The case involves Brinker International, the parent company of restaurant chains like Chili's. And it deals with whether a business must require its workers to take the breaks mandated by California law - or simply make those breaks available. Attorney Michael Rubin argued for several employees who said they regularly skipped meal and rest breaks against their will.
Rubin: "Because there was pressure not to give up tips - workers were pressured not to take the first or the second rest break during busy times."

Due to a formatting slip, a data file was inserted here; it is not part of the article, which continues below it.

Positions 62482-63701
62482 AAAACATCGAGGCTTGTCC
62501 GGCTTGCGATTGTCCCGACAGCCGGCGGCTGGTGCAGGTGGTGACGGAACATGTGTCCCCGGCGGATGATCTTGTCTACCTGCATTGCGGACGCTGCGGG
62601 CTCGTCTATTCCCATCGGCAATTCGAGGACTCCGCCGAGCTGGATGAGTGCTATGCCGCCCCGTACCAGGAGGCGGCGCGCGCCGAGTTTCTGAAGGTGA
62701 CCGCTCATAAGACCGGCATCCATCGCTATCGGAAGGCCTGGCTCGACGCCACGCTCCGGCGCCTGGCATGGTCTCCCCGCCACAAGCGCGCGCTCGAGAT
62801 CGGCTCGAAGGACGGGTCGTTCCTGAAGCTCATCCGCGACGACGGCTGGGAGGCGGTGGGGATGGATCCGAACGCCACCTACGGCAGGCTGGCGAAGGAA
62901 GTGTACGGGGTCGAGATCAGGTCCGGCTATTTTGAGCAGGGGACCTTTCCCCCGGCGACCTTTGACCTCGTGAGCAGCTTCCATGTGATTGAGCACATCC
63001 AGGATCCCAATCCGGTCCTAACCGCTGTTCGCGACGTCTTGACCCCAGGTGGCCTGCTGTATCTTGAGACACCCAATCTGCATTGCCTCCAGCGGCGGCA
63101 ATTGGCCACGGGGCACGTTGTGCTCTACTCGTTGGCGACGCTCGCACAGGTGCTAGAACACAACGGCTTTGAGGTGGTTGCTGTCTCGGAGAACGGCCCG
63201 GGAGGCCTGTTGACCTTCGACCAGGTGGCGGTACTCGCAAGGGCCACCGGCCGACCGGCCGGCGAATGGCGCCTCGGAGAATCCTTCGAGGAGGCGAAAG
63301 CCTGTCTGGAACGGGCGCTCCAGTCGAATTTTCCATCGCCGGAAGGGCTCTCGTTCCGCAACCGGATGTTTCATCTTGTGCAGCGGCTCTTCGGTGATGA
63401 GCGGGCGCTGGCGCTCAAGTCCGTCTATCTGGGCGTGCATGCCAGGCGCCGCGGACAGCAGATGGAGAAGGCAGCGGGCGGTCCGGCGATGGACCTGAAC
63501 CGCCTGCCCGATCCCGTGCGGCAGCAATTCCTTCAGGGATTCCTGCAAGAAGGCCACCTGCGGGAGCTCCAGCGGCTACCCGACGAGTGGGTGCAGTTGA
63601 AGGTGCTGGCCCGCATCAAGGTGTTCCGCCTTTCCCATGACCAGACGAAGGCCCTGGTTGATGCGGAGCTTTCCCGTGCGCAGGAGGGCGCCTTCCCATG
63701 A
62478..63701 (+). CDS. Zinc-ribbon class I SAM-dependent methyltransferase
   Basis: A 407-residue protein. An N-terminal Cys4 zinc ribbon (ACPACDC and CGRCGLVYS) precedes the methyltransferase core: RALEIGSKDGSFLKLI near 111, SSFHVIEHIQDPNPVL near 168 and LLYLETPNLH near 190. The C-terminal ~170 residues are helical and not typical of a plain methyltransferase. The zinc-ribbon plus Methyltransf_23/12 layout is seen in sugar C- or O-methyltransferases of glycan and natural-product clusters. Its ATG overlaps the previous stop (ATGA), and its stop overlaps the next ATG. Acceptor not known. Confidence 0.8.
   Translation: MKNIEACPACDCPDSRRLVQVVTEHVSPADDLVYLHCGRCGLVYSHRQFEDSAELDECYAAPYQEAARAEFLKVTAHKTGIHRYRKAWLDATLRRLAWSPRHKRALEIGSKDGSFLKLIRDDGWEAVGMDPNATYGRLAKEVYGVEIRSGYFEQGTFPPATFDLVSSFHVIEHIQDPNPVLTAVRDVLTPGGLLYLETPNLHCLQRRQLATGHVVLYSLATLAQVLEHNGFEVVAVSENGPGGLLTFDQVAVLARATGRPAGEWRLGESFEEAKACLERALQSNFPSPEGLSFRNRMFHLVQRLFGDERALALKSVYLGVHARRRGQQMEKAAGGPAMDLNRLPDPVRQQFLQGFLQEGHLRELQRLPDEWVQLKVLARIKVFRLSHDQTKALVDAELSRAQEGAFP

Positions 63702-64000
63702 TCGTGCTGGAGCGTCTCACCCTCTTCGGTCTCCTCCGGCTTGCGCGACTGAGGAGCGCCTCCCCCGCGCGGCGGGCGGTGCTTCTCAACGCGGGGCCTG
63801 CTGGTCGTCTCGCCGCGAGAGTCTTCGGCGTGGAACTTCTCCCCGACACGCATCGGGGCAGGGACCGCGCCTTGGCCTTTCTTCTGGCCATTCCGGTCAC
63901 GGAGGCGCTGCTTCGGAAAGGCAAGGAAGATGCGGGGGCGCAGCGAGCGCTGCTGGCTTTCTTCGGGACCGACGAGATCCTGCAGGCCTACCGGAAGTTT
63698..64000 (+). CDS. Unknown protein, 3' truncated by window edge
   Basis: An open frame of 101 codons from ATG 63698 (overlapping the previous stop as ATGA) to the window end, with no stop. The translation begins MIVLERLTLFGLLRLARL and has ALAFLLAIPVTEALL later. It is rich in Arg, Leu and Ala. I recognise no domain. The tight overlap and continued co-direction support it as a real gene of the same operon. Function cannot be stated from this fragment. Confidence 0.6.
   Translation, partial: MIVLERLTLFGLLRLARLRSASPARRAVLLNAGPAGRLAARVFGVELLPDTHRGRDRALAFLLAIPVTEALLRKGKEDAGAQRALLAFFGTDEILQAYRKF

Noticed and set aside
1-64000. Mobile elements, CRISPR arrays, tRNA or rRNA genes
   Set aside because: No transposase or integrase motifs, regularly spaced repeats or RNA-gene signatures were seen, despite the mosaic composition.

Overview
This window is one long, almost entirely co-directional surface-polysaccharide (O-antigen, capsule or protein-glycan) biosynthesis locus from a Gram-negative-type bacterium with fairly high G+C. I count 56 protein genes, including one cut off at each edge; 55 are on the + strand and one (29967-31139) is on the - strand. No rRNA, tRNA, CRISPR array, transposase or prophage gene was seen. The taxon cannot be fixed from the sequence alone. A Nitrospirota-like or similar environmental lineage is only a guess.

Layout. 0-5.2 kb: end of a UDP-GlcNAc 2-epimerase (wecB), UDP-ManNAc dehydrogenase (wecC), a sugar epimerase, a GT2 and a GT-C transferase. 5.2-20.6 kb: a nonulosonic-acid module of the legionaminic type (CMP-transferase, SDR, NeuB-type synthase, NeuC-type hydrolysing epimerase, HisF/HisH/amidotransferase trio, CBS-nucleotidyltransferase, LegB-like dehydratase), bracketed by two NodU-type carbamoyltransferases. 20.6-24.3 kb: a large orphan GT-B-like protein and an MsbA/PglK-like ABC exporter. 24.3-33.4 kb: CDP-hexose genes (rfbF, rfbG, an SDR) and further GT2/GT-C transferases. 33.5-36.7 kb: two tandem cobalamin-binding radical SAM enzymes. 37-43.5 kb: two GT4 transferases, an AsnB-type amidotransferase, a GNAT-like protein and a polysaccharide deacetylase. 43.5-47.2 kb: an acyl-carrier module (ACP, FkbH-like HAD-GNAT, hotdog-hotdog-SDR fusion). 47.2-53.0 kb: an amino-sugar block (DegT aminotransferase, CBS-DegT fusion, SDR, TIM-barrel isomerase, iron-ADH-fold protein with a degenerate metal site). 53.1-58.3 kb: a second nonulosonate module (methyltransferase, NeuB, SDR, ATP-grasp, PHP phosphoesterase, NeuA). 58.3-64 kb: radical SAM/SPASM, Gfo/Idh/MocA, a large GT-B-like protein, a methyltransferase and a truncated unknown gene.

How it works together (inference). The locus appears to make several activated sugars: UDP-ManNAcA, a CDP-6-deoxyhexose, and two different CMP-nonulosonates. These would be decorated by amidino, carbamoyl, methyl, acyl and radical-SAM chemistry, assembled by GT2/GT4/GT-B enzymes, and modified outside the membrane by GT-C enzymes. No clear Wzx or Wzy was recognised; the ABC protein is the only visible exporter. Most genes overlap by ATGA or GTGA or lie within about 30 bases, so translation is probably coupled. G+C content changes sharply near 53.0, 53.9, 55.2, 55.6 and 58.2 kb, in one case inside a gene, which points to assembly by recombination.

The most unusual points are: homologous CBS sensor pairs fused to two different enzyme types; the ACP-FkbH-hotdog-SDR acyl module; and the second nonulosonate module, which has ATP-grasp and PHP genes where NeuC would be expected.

But Brinker's attorney Rex Heinke warned against creating an unrealistic burden on businesses. Here's his response to a question from Justice Joyce Kennard:
Kennard: "You would like to see
some flexibility. And as I see it, that's what the big fight
Heinke: "That is precisely what the fight is about."
The court has 90 days to issue its ruling.